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Letter from the Editor: All Black History is Local

The best way to begin learning Black History is to start with your local community!
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(L to R): Lena Horne, Big Daddy Kane, Jackie Robinson.

Dear BK Readers,

Only one month into 2024 and, already, we've said goodbye to two Black-American legends: Actor Carl Weathers and Martin Luther King, Jr.'s son, Dexter Scott King. Two heroes who will join a non-exhaustive list of resilient barrier-breakers and Black History makers.

Have you had a chance to tap into BK Reader's Black History Month series yet? This year, like every year during February, BK Reader highlights the accomplishments of one Black Historymaker from Brooklyn every day. 

Why? Because, like most Americans, what you were taught as black history likely amounted to a chapter in history class on slavery; another chapter on Jim Crowe. And if you had to name at least ten Black History makers and their accomplishments, you'd be hard-pressed to list anyone beyond Harriet Tumban, Frederick Douglas and Martin Luther King, Jr.

That America has absconded so much of Black history is a travesty, especially since Black History is American history. Because within the Black American experience you track the tears, the triumphs and the truth about who America is. Then and now.

The best way to begin learning Black History is to start with your local community, and there's no better starting point than right here in Brooklyn!

How many Brooklyn Black History makers can you name off the top? Of course, there are those we all know well, including Jay Z, Spike Lee and Biggie! If you're a Brooklyn transplant, having moved here within the last  five to 10 years, you also might list Chris Rock, Eddie Murphy, Basquiat or Mos Def!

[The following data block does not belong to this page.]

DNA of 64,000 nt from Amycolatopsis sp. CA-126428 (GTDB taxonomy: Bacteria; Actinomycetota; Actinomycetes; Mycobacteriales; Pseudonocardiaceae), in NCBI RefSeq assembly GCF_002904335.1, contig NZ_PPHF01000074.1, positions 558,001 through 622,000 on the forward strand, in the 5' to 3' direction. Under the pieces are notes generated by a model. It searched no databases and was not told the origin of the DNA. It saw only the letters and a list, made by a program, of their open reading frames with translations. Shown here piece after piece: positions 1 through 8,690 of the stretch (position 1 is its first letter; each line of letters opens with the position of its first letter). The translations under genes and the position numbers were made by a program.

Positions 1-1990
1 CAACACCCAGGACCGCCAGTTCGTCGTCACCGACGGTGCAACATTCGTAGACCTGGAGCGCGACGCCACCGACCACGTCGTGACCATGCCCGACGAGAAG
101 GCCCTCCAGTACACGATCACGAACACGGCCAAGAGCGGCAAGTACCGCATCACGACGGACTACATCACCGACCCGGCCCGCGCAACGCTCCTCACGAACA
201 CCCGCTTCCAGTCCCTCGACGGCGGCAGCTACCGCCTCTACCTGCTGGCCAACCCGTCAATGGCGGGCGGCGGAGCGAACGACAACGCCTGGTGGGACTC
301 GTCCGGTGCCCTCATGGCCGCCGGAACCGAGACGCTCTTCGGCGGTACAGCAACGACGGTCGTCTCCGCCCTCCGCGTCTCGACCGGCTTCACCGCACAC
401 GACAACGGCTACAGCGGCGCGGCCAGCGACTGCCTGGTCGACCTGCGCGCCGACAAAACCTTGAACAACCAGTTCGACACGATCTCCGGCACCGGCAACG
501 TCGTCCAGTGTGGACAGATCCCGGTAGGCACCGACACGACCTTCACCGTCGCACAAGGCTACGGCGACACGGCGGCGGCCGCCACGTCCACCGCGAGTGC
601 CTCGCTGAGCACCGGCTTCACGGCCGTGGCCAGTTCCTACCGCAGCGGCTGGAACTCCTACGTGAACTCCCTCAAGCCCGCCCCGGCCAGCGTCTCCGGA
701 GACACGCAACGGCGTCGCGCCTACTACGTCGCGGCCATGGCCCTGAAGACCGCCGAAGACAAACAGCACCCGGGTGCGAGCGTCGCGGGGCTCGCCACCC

Lena Horne broke barriers as one of the first, highly acclaimed black actresses in Hollywood who used her status to speak on behalf of civil rights for all
Lena Horne. Photo credit:

Twenty-plus years, and probably you'll also know about Jackie Robinson, Lena Horne, Hattie Carthan and Shirley Chisholm.

If you're a Brooklyn native, you might name (because you lived up the block from them at one point) Foxy Brown, Big Daddy Kane, Mike Tyson, Ol' Dirty Bastard, Lil' Kim or MC Lyte.

If you're a Brooklyn trivia buff, you might also throw in Richie Havens, Louis Gosset, Jr., Stephanie Mills, Nia Long, Aaliyah, Zab Judah, Gabourey Sidibe, Lenny Kravitz, Busta Rhymes or Lupita Nyongo...

But did you know that the "greatest basketball player of all time," according to the NBA was born in Fort Greene? Michael Jordan.

Big Daddy Kane

And did you know that the first African-American woman to become a doctor in New York State was from Bed-Stuy? Dr. Susan Smith McKinney-Steward. 

Then, there are those Brooklyn residents, living legends, making history today:

Jackie Summers is an American micro-distiller, writer and CEO. In 2011, he became the first Black person in the United States to be granted a license to make liquor.

Dr. Aprille Ericsson is the first African-American female to receive a Ph.D. in Engineering at the National Aeronautics and Space Administration (NASA) Goddard Space Flight Center (GSFC). She grew up in the Roosevelt housing complex. 

A leader in science and aeronautical engineering
Dr. Aprille Ericsson. Photo credit:

And let us not forget the first Black female Attorney General Letitia James, a Fort Greene resident, who is taking a clear lead nationally in the fight for social justice! 

These history makers aren't special because they hail from Brooklyn. Brooklyn is special because of them. Whether you are a newcomer to the borough or longtime resident, it is important to acknowledge the accomplishments of those who came before-- those who have opened doors, laid the groundwork and brought the real magic to this borough.

Black history is about more than looking back on a dusty, far away past. Black history actually is happening right now. 

This Black History Month, I challenge you to acknowledge at least one local changemaker sacrificing relentlessly, quietly under the radar. Because, at the end of the day, all Black history starts local.

Give them their flowers now, long before they are gone. Acknowledge them on one of your social pages.

Your acknowledgement may be the only and most important one they ever receive. Or it could be the spark that's needed to send them on their way! 


C. Zawadi Morris, Founder and Publisher

BK Reader

C. Zawadi Morris

About the Author: C. Zawadi Morris

C. Zawadi Morris is an award-winning journalist and a Chicago native who moved to Brooklyn in 1997.
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